On 27 September, 2021, the Fair Work Commission handed down its decision in the matter of Jennifer Kimber v Sapphire Coast Community Aged Care Ltd(C2021/2676).
While the case concerned the ‘flu injection’, the Commission in its Decision, focused on COVID-19 mandatory vaccinations.
The following verbatim excerpts taken from the Decision and brought to the public’s attention by Tanya Davies BAppSc (Phty) MP (Liberal), possibly the only politician who is concerned enough to speak up about this matter. Certainly, incurious Australian journalists can’t be bothered.
The document can be read in full here:
The following is from the dissent, by Deputy President DEAN:
 On 13 August 2021, the Australian Council of Trade Unions (ACTU) and the Business Council of Australia (BCA) issued a joint statement on mandatory COVID vaccinations in which it acknowledged the Australian Government’s COVID vaccination policy that the vaccine is voluntary, and confirmed the views of the BCA and ACTU that “for the overwhelming majority of Australians, your work or workplace should not fundamentally alter the voluntary nature of vaccination”.
 The Fair Work Ombudsman has publicly stated that employers will need to have a “compelling reason” before requiring vaccinations, and that “the overwhelming majority of employers should assume that they can’t require their employees to be vaccinated against coronavirus”.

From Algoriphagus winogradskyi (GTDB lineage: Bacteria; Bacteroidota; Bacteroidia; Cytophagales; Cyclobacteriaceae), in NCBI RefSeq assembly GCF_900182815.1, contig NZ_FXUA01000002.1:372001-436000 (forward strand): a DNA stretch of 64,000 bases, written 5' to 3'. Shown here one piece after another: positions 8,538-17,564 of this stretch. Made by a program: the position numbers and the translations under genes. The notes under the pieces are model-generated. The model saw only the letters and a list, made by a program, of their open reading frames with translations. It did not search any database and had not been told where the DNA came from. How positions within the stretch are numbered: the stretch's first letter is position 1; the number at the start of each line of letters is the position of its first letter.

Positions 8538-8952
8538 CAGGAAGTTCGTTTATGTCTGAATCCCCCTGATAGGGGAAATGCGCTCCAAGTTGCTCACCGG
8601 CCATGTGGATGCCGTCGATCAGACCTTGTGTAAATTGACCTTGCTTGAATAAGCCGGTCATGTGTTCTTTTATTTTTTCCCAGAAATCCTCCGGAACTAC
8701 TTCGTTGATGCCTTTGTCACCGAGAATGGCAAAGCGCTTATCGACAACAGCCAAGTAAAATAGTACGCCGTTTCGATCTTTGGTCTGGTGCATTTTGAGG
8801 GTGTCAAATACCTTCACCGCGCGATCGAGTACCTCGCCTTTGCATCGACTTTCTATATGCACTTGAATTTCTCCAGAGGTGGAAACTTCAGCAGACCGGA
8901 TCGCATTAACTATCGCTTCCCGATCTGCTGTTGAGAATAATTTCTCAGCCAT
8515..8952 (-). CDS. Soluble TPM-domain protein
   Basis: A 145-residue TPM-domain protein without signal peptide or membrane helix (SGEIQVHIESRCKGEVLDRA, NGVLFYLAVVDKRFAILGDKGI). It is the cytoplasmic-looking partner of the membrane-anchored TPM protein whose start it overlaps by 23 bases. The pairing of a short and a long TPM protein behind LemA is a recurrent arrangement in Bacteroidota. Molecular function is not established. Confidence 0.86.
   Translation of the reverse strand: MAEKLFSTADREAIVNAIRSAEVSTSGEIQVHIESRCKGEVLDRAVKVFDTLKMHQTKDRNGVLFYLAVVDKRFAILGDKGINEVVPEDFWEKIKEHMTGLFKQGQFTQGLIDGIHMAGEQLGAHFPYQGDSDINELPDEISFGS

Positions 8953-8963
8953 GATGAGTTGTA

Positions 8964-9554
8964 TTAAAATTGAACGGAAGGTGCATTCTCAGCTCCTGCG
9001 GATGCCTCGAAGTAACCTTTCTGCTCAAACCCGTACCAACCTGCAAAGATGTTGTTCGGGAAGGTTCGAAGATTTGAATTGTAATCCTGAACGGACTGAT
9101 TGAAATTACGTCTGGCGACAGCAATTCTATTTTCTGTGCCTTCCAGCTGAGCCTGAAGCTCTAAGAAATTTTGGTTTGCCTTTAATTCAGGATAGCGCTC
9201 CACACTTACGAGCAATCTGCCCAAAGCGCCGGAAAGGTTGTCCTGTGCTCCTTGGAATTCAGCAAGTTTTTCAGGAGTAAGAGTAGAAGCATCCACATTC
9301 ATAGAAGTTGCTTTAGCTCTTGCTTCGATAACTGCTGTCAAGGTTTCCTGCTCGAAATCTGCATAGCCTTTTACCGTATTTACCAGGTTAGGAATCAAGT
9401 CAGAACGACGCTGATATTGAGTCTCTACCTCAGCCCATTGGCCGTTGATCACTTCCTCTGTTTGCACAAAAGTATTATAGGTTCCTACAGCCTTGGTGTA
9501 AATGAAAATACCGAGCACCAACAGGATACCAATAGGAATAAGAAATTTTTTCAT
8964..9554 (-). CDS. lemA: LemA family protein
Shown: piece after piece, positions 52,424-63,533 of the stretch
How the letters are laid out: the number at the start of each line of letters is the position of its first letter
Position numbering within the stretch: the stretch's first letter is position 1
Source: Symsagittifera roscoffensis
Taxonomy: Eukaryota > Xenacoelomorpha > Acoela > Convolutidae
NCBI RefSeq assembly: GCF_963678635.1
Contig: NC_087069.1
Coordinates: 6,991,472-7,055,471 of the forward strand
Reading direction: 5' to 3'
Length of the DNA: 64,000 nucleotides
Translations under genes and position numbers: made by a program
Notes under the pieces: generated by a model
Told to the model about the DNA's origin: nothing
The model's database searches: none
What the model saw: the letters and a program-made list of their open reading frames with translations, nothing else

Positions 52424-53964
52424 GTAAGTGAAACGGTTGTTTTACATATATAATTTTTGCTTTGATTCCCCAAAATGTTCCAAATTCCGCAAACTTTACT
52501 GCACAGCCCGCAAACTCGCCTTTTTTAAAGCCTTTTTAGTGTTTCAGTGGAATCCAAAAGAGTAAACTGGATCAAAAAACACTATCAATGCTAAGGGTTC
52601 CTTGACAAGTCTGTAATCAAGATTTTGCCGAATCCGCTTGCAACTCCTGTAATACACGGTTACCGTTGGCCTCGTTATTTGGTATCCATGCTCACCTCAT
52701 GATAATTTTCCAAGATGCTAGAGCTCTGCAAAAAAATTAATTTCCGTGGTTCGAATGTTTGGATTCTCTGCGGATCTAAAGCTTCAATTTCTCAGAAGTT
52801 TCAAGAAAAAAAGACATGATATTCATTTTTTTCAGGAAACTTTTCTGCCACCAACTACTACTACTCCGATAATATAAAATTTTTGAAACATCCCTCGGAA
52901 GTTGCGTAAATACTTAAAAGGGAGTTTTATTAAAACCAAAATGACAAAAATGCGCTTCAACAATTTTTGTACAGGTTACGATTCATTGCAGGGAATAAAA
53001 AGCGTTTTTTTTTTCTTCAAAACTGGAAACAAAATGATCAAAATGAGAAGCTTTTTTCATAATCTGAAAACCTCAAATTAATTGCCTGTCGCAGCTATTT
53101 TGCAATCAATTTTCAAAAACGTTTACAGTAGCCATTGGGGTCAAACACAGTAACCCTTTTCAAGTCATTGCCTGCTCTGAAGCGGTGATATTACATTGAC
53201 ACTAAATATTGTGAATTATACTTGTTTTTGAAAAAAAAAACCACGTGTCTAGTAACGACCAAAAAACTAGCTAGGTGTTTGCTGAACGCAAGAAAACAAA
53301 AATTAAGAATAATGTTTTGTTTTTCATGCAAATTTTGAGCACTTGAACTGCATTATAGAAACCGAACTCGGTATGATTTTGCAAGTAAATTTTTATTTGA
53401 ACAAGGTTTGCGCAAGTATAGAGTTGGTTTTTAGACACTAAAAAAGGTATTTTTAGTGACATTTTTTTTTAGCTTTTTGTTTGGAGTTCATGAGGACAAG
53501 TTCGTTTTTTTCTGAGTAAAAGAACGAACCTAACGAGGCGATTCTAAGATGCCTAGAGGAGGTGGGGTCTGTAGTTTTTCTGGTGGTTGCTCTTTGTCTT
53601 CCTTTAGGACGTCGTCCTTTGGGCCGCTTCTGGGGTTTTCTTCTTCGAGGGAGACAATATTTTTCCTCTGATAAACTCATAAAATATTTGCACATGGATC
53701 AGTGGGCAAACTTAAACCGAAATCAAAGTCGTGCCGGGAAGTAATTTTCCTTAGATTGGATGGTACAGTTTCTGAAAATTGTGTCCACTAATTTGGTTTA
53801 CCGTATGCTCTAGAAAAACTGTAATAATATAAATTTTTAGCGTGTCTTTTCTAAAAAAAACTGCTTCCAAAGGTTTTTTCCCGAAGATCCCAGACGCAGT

Safe Work Australia has publicly stated that “most employers will not need to make vaccinations mandatory to meet their [health and safety] obligations”.
 Mandatory COVID vaccinations, however, cannot be justified in almost every workplace in Australia. While there are numerous reasons for this, this decision will focus on:
- a) the requirement for freely given and informed consent for medical procedures;
- b) denying an unvaccinated person the ability work on health and safety grounds, whether at the initiation of an employer or as part of a PHO; and
- c) the requirements to comply with disability discrimination laws.
 Before turning to a consideration of these reasons, it is important to set the context with some information that is publicly available and should be uncontroversial: